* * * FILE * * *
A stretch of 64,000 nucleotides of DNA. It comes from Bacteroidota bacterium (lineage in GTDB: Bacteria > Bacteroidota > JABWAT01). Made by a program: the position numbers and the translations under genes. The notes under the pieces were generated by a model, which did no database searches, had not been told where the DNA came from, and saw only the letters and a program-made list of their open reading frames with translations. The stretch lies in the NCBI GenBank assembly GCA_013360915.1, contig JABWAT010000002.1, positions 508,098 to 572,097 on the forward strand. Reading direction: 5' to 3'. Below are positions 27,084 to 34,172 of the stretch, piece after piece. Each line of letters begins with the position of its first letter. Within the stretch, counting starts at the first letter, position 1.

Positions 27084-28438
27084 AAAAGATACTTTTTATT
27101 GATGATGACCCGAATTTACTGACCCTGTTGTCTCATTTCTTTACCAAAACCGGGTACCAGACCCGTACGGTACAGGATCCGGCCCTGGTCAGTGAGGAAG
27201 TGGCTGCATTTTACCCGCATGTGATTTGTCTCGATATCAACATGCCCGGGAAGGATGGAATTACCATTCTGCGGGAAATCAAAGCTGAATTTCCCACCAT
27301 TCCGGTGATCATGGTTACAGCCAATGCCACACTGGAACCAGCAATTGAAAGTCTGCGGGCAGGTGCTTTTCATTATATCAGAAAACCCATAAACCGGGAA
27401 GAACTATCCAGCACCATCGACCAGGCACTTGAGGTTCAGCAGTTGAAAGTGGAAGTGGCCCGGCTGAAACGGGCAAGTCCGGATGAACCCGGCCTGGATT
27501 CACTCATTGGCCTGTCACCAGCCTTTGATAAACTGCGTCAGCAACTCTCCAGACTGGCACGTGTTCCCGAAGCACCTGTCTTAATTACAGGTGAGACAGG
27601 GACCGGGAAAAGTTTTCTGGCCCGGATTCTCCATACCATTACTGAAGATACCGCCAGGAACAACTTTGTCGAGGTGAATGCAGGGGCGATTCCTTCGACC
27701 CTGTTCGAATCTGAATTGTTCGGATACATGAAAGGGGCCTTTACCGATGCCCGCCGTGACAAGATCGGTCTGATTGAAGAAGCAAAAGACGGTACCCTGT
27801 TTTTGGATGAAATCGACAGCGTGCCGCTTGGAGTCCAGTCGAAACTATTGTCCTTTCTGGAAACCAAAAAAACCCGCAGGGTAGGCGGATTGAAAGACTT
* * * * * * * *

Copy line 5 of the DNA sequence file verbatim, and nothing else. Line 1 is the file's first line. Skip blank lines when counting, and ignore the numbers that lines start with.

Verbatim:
27201 TGGCTGCATTTTACCCGCATGTGATTTGTCTCGATATCAACATGCCCGGGAAGGATGGAATTACCATTCTGCGGGAAATCAAAGCTGAATTTCCCACCAT